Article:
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Roenick, Weekes give SuperSkills a shot

by Shawn P. Roarke

RALEIGH -- The thrill of competition never deserts a professional athlete -- even years after their retirement.

Need proof?

It was evident at a stone-silent RBC Center at 8:30 a.m. Saturday morning.

While the rest of the city slept off the opening night of a three-day hockey celebration here at All-Star Weekend, NHL Network announcers Kevin Weekes and Jeremy Roenick had already laced up the skates and were twirling around the RBC ice surface, preparing for a private skills showdown that will be part of the Network's three-hour block of programming before Saturday night's Honda NHL SuperSkills competition (CBC, Versus, RDS, 7-9 p.m.).

Both former players took the competition seriously, giving their all as they went head-to-head in the Bridgestone NHL Fastest Skater competition, the McDonald's NHL Accuracy Shooting competition, the XM NHL Hardest Shot competition and the brand-new G Series NHL Skill challenge Relay, which are four of the six events in play on Saturday night. The Blackberry NHL Breakaway Challenge and the Discover NHL Elimination Shoot Out are the other two events.

"You can see what the guys are going to go through tonight," Roenick said, trying to catch his breath after the last event of the morning, the Skill Challenge relay. "Fortunately, they are a lot better than us and in a lot better shape than us."

While the bodies may have been faltering, the brains of both Weekes and Roenick were still willing, and each called on their world-class skills to push each other while still having a ton of laughs as they previewed what should be a fun evening showcasing all the skill the NHL has to offer.

"These guys will have a lot of fun with it tonight, trust me," Weekes said when it was all over. "There's so much skill in the League right now. It should be a great showcase tonight."

The competition between the 36-year-old Weekes, a goalie who last played in 2009, and the 41-year-old Roenick, a high-scoring winger who hung the skates up the same year, was intense from the start.

It began with the fastest skater competition and Roenick, a nine-time All-Star participant, used a late push to beat Weekes, who was wearing his white Graf goalie skates for the competition.

"I only lost by two seconds to Jeremy Roenick, an all-star, so I'll take that as a moral victory," Weekes said.  "I'll actually take it as a victory."

Then it was on to the accuracy shooting contest. Again, it was J.R. that had the clear advantage, knocking down all four targets before Weekes got to two. At that point, Roenick playfully mocked Weekes by bringing the goalie his goalie stick.

Still, Weekes missed his first five shots with the goalie stick, roofing four over the net and off the Plexiglass before he finally broke the Lower-right target.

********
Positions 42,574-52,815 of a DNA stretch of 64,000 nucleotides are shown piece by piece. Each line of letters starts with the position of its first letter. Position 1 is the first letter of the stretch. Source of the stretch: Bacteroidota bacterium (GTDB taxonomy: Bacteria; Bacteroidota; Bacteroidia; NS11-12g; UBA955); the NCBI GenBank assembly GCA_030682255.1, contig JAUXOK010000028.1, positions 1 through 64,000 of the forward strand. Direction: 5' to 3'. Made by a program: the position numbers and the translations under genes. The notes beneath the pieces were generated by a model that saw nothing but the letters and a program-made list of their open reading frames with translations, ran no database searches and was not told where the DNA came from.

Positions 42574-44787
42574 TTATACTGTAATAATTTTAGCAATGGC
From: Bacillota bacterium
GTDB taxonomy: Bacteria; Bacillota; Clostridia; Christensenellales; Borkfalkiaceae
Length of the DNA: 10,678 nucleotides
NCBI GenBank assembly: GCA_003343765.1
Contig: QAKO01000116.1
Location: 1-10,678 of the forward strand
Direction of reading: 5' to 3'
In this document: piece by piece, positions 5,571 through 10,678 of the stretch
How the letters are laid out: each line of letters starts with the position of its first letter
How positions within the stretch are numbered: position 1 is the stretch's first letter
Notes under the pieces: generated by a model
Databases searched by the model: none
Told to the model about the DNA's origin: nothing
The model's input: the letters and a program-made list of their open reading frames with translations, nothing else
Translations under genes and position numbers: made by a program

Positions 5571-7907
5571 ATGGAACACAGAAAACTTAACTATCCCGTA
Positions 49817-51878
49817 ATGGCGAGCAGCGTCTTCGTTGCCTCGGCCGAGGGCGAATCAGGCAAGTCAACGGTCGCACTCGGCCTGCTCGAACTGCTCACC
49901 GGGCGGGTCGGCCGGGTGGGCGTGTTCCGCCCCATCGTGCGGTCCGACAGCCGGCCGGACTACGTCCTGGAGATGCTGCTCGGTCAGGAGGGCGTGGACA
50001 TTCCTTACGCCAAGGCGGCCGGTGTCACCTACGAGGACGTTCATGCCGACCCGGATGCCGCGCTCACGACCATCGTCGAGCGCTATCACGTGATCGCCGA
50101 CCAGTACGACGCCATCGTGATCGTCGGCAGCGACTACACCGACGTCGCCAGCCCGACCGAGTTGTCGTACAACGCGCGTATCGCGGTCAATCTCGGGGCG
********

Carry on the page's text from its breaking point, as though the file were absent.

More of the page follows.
"This is more my speed," Weekes said, holding his goalie stick aloft. "This is my tool."

Weekes shouldn't have had a chance in the hardest-shot competition against Roenick, who possessed a laser of a shot during his prime. But, the deck was illegally stacked in favor of the goalie.

Roenick shot first and shanked his first shot wide to the left, actually knocking out the cord to the radar-gun read out.

"That's called a duck-hook drive," Roenick said, laughing sheepishly. "As I approached the puck, I was thinking two things: Don't miss the puck and don't pull my back out."

Roenick did neither, but the first shot was not one for the video-highlight reel. His next two shots were better and he topped out at 83 MPH. Weekes actually reached 73.4 MPH on his first shot and, suddenly, there was a sliver of hope that the goalie could pull off the upset. Then his second shot registered 118. 2 and Weekes was celebrating a shot that would be 12.5 mph better than Zdeno Chara's 2009 record blast.

"The numbers don't lie," Weekes said, gloating.

In this case, though, they did lie as the technicians had switched the readout from miles per hour to kilometers per hour.

"You can't use kilometers, this is America," Roenick countered.

The competition ended with the two players combining to run through the skill relay, which features a one-timer element, a saucer-pass portion, a stick-handling relay and a puck-possession relay before finishing with an accuracy-shooting element.

The newest of the skills competition almost proved to be the undoing of both players as it tested not only each player's skill set, but also their endurance.

"This one will be fun and challenging," Roenick said. "We tried to do it and we almost killed ourselves."

Yet somehow they both survived and skated off the ice chuckling as they took good-natured barbs from some of the actual All-Stars who were arriving for a sparsely attended, low-impact morning skate.

"We're just having a great time," Weekes said. "It's a privilege for me to be a part of this. I never got the chance to play in an All-Star Game, while J.R. played in seven or eight. It's just been a lot of fun and I'm glad I get to be a part of it."

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